• Kind/useful. Helpful.
  • Pleasing/pleasure. Delighted, satisfied.
  • Sweet. Rich, productive, possesses winning qualities.
  • Ready. Available for immediate use.
  • Prosperity/wealth. Success, great abundance, riches far greater than riches.
  • Precious/high value. Highly priced, of great worth, excellence.
  • Finest/best. Excellent, elegant, refined, pure.

Positive thoughts can help you reach your peak performance. (Photo by mkismkismk via Flickr. CC BY 2.0)

These 15 winning thoughts are what you should repeatedly be thinking about day and night, night and day if you want to reach peak performance. Copy this list and tape it to the refrigerator and put it next to the Red Flag list. In this way, you will always have the Green Flag list handy.

Think about these things within the context of your targets and goals. Turn them into a movie clip (imagination) and play the clip constantly. Turn these 15 winning thoughts into winning opinions and beliefs and crush it!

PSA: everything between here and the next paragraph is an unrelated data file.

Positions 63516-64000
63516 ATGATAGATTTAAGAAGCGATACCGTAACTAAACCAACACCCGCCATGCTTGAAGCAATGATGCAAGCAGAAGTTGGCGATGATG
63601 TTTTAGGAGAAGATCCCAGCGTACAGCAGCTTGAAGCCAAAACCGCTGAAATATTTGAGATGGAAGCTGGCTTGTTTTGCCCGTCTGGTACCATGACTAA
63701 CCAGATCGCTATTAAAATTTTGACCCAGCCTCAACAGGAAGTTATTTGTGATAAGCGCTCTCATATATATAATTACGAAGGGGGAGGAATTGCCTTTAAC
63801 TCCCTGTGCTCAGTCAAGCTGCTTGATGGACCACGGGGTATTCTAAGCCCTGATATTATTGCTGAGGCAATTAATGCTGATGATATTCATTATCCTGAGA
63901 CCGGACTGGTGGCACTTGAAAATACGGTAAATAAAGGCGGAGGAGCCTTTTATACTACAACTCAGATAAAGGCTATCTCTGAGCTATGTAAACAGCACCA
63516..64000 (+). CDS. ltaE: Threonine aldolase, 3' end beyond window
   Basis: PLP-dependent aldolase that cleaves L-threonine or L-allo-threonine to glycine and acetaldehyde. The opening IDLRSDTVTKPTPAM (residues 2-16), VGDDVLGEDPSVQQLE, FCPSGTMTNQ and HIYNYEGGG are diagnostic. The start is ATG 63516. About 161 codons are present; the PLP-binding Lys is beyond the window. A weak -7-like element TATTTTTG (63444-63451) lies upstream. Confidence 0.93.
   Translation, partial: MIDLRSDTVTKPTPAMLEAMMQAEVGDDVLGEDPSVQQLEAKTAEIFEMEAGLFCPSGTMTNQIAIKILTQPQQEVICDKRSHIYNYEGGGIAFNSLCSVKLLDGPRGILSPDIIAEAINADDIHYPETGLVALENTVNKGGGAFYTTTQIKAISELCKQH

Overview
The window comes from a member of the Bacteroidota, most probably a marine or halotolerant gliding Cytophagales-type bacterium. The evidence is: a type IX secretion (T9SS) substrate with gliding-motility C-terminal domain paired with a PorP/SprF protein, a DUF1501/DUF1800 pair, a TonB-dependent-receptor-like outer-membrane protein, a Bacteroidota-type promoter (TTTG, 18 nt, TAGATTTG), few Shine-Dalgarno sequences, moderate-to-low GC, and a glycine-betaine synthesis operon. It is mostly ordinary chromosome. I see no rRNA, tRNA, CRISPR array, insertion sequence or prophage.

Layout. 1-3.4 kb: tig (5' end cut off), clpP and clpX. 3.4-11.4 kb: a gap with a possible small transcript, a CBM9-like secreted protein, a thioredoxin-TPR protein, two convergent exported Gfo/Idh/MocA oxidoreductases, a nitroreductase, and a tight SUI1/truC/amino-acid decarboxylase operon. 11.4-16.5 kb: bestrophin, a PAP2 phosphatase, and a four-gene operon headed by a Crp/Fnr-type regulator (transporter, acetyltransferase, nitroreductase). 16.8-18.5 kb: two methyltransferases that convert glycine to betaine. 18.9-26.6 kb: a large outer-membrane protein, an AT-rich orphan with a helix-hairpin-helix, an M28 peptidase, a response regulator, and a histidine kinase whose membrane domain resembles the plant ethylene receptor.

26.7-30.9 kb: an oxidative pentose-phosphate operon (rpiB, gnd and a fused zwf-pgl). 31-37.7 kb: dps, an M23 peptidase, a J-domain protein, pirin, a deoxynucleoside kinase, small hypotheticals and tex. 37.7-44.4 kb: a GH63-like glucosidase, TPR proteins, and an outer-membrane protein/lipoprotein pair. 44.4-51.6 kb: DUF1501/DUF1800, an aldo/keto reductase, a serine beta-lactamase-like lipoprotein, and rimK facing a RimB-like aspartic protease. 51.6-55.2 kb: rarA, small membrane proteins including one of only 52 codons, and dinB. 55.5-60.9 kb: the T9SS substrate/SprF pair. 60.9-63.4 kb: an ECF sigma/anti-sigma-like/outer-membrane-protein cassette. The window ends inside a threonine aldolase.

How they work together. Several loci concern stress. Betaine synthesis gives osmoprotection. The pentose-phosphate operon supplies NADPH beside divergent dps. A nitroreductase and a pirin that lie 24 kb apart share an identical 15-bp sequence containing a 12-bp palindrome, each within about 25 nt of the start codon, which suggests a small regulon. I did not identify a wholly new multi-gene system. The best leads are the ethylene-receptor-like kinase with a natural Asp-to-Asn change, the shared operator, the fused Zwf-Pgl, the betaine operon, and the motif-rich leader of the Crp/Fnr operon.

The mind/mouth connection

We know that we must replace Red Flag thoughts with thoughts that are Green Flag, but that is easier said than done. It is easier to redirect your thoughts by “saying” or using your mouth to control and guide your thoughts.

Here is an experiment: Begin counting backward in your head, starting at 999. Then say your name out loud.

When you spoke your name, what happened to your backward counting? On what number did you stop? The point is you had to stop the train of thought of counting backward when you spoke out loud.

There is a mind/mouth connection wired into all human beings. If you know about this connection, you can then begin to use it to your advantage. If you physically force yourself to speak—to say out loud—Green Flag thoughts, you can control, guide, and redirect your thoughts in the same way that peak performers do.